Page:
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Slack Canvas helps tame information overload in chat

Slack chat can bury vital knowledge under a flood of new messages. The company said its Canvas tool will let workers pull out, save and collaborate on specific material.

Slack will launch a tool called Canvas that saves time by helping workers find essential information quickly within Slack chats.

Canvas, which Slack will release next year, is like a virtual whiteboard or webpage where teams can create and edit content. The tool, unveiled at Salesforce's Dreamforce conference this week, will address one of Slack chat's shortcomings -- the tendency for new messages to bury vital data. Slack is a wholly owned subsidiary of Salesforce.

"[With Canvas], you can easily pull out the information that gets sent in a channel message and pull it over to Canvas, so it doesn't get lost in the stream," said Nate Botwick, vice president of product at Slack.

Employees searching for data lose time, which lowers productivity. The average office worker spends about 20% of the workweek trying to find internal information, according to a report from consulting firm McKinsey.

Canvas can hold more than chat messages. Workers can add text, images, YouTube videos, Twitter posts and file links. When teams share a file from Salesforce software such as Tableau or third-party products such as Jira and GitHub, they will see a preview of the content in Canvas.

Workers can also perform tasks in Canvas. Following its $27.7 billion acquisition of Slack, Salesforce tied the collaboration program more closely to its suite of products by including the ability to trigger Salesforce actions from chat. That capability will also work in Canvas, enabling workers to click a button to request time off or start an incident report.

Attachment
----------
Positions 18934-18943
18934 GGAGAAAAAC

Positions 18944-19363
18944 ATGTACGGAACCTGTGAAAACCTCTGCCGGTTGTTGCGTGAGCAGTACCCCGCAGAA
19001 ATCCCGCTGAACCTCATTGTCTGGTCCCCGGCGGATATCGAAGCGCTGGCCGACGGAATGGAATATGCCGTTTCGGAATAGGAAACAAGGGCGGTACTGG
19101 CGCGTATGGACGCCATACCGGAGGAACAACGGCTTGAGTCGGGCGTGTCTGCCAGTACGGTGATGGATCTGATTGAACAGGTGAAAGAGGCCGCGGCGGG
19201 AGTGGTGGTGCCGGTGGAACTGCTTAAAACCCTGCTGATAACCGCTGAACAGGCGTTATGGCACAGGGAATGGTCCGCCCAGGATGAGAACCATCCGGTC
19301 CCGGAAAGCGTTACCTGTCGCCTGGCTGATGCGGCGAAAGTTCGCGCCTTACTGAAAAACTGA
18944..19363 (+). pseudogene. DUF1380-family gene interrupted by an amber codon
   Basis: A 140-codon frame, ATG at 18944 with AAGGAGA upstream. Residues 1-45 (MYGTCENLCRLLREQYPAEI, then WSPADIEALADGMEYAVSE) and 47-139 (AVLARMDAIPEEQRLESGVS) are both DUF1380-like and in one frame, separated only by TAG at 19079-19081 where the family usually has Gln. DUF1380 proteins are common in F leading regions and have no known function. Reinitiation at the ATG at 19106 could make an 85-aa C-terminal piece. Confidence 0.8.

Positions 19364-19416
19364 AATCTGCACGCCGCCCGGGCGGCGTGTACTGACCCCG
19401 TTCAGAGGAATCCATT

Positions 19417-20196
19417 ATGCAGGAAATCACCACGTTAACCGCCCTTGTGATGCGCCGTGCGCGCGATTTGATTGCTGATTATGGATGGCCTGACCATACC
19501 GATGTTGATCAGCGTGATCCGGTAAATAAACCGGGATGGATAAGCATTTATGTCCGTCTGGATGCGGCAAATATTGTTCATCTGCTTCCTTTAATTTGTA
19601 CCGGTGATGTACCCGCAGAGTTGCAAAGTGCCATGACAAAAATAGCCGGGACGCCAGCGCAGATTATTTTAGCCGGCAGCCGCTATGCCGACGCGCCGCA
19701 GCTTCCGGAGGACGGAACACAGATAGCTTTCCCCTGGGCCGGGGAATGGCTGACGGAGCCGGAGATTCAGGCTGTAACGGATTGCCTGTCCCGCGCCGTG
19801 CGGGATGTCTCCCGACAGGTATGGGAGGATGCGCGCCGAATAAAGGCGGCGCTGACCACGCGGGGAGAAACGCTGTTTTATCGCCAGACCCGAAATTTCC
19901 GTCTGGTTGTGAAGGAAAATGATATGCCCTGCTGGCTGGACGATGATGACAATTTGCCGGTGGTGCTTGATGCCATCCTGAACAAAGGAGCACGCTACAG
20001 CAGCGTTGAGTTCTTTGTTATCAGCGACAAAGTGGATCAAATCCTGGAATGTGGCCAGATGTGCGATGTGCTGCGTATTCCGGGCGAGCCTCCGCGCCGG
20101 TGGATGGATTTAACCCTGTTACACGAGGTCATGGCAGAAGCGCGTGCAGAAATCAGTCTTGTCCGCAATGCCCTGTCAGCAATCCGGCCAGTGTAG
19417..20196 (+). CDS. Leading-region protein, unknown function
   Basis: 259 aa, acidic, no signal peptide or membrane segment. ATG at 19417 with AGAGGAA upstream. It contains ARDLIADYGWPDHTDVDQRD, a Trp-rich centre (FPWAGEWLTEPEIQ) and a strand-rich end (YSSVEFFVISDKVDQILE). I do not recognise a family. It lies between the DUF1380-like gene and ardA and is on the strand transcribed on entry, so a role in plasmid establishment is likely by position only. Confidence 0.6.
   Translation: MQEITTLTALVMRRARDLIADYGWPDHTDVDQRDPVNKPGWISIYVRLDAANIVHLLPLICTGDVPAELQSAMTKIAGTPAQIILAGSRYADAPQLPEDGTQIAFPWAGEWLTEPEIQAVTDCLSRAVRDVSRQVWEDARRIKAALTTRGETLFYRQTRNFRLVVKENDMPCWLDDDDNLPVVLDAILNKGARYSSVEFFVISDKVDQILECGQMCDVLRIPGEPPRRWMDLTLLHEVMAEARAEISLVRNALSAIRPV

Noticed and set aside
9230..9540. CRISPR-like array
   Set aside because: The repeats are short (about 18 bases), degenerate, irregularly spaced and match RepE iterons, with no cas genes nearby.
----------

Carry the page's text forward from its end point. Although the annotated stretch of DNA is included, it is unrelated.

A Slack Canvas example screenshot
Workers can complete tasks, such as requesting a new phone from IT, from within Slack Canvas.

Slack sees multiple uses for Canvas, including employee onboarding, company newsletters and executive briefings.

Canvas could enable a new worker to complete first-day tasks such as requesting equipment from IT, watching orientation videos and learning about co-workers entirely within Slack.

"You can be reading about what you need to do on your first day and actually be taking those actions right in line, without jumping to another tool or leaving Canvas," Botwick said.

Canvas encourages workers to use Slack for more than just chat, Metrigy analyst Irwin Lazar said. Like collaboration products Microsoft Loop and Notion, Canvas provides a place where employees can view and edit different content without juggling multiple applications.

"I wouldn't be surprised to see canvases become the primary means for group collaboration [on Slack]," Lazar said.

Slack expects to launch Canvas in the first half of 2023.

With the Canvas introduction, Slack made video generally available in its impromptu meeting tool, Huddles. The update lets workers hold quick video conversations and share their screen with Huddles, which previously only allowed audio interactions. The feature lets teams collaborate visually without opening another collaboration product, such as Microsoft Teams or Zoom.

Slack also took a step toward enabling workers to automate work processes. The company placed its automation tools in open beta, allowing third-party developers to create "building blocks" that trigger actions from within Slack. Workers will combine those blocks in Slack's Workflow Builder tool to create an automated string of activities. For example, a Salesforce Service Cloud alert could prompt the creation of a Slack channel and invite team members through the PagerDuty app.

Mike Gleason is a reporter covering unified communications and collaboration tools. He previously covered communities in the MetroWest region of Massachusetts for the Milford Daily News, Walpole Times, Sharon Advocate and Medfield Press. He has also worked for newspapers in central Massachusetts and southwestern Vermont and served as a local editor for Patch. He can be found on Twitter at @MGleason_TT.

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